Restoration of computer parts, be they computer, cards, devices or media (tapes, magnetic disks, etc.) follows very specific scientific criteria, adapted from the traditional methods used in the canonical restoration. So, we intend to maintain and preserve, rather than re-interpret: we take care to recover as much as possible the funtcion of the historical piece, limiting interventions that modify the nature of the piece itself (avoiding, for example, to place PC emulators inside of empty Commodore systems), rather than reverse the damage and fix the passage of time so that the machine remains original.
The use of detergents, consolidating materials, adhesives, criteria for removal and installation, photographic documentation and schematic of each intervention … everything we do requires informed choices to avoid further damage to the artifact.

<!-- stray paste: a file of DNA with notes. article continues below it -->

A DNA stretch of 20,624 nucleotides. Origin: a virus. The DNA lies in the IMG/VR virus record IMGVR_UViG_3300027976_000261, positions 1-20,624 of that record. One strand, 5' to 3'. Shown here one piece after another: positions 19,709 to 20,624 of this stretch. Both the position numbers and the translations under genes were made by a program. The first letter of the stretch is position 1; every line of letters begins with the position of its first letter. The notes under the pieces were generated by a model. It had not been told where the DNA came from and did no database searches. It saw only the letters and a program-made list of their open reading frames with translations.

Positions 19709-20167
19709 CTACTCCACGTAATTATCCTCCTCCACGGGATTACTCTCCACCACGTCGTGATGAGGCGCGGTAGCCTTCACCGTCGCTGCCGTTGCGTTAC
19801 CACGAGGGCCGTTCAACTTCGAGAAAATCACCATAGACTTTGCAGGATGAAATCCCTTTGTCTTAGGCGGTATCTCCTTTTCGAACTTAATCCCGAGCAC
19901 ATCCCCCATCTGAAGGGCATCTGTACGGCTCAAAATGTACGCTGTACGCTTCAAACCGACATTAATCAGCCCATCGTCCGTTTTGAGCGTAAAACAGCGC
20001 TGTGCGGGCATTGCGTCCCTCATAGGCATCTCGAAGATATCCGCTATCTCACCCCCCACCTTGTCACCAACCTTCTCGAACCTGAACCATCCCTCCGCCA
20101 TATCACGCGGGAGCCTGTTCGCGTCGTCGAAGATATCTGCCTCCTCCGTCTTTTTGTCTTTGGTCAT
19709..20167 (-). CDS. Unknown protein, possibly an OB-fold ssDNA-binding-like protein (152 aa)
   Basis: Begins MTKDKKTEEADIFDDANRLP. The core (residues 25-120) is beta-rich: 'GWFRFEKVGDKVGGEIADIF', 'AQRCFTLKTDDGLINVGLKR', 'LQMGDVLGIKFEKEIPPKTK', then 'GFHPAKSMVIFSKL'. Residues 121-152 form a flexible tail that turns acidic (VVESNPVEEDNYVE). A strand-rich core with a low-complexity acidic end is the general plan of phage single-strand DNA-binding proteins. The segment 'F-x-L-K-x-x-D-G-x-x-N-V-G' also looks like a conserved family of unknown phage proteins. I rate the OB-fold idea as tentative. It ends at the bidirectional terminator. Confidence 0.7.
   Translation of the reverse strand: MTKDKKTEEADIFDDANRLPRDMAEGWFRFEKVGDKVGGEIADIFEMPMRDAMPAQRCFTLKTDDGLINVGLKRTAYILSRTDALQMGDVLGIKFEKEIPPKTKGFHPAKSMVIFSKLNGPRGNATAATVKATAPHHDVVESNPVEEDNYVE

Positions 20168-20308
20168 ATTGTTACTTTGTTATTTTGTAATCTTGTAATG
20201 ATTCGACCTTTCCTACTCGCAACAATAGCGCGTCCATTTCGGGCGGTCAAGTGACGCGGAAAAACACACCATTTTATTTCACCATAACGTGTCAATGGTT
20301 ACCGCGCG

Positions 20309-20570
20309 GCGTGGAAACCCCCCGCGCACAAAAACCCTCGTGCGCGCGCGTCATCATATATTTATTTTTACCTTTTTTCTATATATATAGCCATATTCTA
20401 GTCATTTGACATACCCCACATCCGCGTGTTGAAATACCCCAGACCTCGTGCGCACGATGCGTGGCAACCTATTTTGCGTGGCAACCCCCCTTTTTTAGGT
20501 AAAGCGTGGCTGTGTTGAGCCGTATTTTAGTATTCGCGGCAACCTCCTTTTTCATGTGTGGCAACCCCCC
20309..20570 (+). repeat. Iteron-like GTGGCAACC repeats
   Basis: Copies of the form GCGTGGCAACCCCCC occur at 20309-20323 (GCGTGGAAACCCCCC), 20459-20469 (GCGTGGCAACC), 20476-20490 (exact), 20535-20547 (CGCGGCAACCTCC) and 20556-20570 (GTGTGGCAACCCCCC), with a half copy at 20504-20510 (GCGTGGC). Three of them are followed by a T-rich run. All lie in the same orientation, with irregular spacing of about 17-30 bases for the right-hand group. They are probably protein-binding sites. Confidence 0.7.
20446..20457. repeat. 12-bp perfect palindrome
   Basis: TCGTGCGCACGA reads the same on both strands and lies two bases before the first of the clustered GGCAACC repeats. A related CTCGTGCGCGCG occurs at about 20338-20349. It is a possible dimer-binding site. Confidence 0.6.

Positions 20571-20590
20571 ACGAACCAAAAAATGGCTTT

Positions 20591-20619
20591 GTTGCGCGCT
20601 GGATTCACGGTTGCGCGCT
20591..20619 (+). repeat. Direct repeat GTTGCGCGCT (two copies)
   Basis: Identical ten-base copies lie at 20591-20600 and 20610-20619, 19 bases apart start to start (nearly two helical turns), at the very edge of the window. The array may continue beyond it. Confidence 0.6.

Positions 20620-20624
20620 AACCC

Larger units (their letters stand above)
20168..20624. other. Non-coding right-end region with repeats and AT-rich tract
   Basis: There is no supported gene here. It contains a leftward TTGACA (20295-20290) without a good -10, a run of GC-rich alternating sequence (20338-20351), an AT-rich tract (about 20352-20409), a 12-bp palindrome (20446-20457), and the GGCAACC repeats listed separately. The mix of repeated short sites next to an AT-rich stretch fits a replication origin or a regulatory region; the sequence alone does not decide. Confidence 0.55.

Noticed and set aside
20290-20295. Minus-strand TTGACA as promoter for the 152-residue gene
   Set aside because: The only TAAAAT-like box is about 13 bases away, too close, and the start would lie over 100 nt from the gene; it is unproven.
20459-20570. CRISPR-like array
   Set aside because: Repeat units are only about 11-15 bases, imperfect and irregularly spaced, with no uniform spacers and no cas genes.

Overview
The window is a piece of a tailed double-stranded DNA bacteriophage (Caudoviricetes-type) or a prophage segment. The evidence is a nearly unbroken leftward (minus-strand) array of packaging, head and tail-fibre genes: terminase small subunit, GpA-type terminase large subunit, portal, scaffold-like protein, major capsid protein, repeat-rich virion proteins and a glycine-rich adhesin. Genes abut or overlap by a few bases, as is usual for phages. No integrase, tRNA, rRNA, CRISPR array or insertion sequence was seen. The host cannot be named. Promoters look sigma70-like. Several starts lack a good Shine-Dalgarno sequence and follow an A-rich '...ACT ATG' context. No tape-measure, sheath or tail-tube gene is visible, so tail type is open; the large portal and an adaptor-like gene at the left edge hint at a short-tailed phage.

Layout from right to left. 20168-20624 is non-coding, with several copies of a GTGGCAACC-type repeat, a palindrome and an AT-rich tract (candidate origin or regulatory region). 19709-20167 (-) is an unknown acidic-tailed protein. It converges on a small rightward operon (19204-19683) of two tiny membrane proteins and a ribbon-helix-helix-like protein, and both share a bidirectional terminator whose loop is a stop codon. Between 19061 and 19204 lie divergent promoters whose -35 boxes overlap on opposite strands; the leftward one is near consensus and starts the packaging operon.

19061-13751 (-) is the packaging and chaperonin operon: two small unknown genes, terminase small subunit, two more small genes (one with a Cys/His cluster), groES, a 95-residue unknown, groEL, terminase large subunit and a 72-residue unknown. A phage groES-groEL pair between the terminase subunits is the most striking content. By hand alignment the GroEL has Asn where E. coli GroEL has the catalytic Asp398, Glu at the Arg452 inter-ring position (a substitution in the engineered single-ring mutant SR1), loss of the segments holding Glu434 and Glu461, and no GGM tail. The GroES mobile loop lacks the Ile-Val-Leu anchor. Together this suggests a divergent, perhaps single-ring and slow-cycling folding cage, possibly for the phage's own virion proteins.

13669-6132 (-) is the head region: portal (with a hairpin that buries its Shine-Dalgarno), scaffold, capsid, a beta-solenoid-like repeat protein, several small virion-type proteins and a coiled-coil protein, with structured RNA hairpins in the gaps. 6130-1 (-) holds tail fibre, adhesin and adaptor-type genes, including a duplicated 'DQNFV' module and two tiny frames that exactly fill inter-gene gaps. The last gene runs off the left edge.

During the restoration of the electronic parts of the systems, sometimes we cannot replace parts regardless of the historical pieces, and we’re forced to use recent parts. Some components over time become practically impossible to find, but others can be found, given the age and the condition is sometimes not optimal, and they can be very unreliable, if not defective; the will to use original parts sometimes can lead to catastrophic results (components that explodes or catch fire). In this case we are necessarily forced to use new components which keep the workpiece as much as possible functional as it was originally. Where this happens, everything is carefully documented.
These continuous choices, different for every piece, represent a great challenge for us, as well as reason for cultural growth; they are the most challenging and creative part of our restoration work, study and research, that every time amaze us.